Congregations from two United churches in Winnipeg made a Good Friday pilgrimage to the site of a former residential school in the neighbourhood, in a bid to encourage reconciliation.

About two dozen people walked and carried a large cross from Westworth United Church to the site of the former Assiniboia Residential School at Academy Road and Kenaston Boulevard on Friday morning.

It operated as a Roman Catholic residential school for indigenous children until 1973, said Rev. Loraine MacKenzie Shepherd of the Westworth United Church, which hosted the walk along with the St. Andrew's River Heights United Church.

Rev. Loraine MacKenzie Shepherd

Rev. Loraine MacKenzie Shepherd of the Westworth United Church positions the cross outside St. Andrew's River Heights United Church following the procession on Friday. (CBC)

When the group arrived at the building, they paused for a moment of reflection and issued an apology for the United Church's role in the Canadian residential school system.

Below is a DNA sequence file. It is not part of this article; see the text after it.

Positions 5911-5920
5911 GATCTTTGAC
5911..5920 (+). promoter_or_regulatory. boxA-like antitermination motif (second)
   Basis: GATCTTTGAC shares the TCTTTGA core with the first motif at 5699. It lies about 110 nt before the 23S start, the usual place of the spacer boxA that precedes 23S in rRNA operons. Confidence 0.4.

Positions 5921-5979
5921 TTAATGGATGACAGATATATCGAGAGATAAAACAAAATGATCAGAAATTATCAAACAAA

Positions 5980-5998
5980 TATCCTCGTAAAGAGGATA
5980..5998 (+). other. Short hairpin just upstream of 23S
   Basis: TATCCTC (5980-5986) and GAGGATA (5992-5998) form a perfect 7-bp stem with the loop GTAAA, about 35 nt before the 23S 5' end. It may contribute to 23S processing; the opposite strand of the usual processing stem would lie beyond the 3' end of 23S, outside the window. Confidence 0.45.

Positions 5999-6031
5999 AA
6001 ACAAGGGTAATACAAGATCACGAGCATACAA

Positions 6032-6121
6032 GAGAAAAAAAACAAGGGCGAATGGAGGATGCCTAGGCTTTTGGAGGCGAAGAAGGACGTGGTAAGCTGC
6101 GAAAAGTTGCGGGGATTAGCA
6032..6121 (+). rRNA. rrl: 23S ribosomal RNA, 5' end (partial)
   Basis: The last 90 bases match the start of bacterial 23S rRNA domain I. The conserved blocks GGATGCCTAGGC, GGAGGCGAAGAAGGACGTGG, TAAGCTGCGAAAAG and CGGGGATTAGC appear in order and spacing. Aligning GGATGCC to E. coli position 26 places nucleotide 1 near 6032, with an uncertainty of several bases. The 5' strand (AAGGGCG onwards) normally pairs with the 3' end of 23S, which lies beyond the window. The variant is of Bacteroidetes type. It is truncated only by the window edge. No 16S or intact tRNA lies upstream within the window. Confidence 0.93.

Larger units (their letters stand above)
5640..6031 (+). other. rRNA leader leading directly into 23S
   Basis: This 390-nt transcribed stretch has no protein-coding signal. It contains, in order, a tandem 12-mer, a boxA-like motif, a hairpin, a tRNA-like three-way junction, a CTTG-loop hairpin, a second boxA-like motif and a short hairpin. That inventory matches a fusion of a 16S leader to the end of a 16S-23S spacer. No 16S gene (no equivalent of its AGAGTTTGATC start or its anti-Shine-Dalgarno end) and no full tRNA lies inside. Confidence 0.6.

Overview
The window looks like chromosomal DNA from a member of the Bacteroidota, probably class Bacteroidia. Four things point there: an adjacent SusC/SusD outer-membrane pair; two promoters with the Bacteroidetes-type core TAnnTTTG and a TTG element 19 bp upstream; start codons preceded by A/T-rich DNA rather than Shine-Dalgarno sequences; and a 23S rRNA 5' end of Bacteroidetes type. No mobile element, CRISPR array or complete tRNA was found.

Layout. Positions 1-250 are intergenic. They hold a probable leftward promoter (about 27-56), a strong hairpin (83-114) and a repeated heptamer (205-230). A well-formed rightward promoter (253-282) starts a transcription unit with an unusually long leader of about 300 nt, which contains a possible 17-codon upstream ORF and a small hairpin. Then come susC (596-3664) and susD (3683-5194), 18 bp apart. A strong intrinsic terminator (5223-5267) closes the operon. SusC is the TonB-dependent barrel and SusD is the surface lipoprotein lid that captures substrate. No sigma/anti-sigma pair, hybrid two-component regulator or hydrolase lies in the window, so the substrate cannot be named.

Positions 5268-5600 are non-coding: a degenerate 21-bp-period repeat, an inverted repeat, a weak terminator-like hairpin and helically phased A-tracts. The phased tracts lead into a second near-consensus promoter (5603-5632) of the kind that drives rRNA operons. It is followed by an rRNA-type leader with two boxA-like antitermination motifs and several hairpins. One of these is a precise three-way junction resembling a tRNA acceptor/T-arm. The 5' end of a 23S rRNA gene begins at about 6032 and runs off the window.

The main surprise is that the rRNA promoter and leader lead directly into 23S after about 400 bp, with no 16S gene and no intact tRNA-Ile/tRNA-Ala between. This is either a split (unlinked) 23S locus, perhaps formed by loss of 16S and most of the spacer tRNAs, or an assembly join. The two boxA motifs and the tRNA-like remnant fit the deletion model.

"Our particular congregation has been trying to find ways to develop relationships with indigenous communities. That is our top priority in our outreach and in our way of offering solidarity," MacKenzie Shepherd said.

"We also know that we have this legacy of residential schools and take responsibility for that. So one of the ways that we can offer this solidarity, I think, is to confess our role in the past, which continues in some ways into the future. The effects of those schools certainly continue."

Church hopeful about reconciliation

MacKenzie Shepherd said Good Friday is an appropriate day to reflect on the pain and suffering that is experienced by many indigenous Canadians who were forced to attend residential schools.

However, she added that Easter Sunday gives an opportunity to look forward to better days and hope that the suffering and pain is not the last word.

"Sunday gives us good news. Sunday gives us an assurance that love is the last word, not hate, not violence, not destruction," she said. "I am hopeful about our steps towards reconciliation."

Members of the two churches also reflected on missing and murdered indigenous women and girls and on the plight of poor people in the community.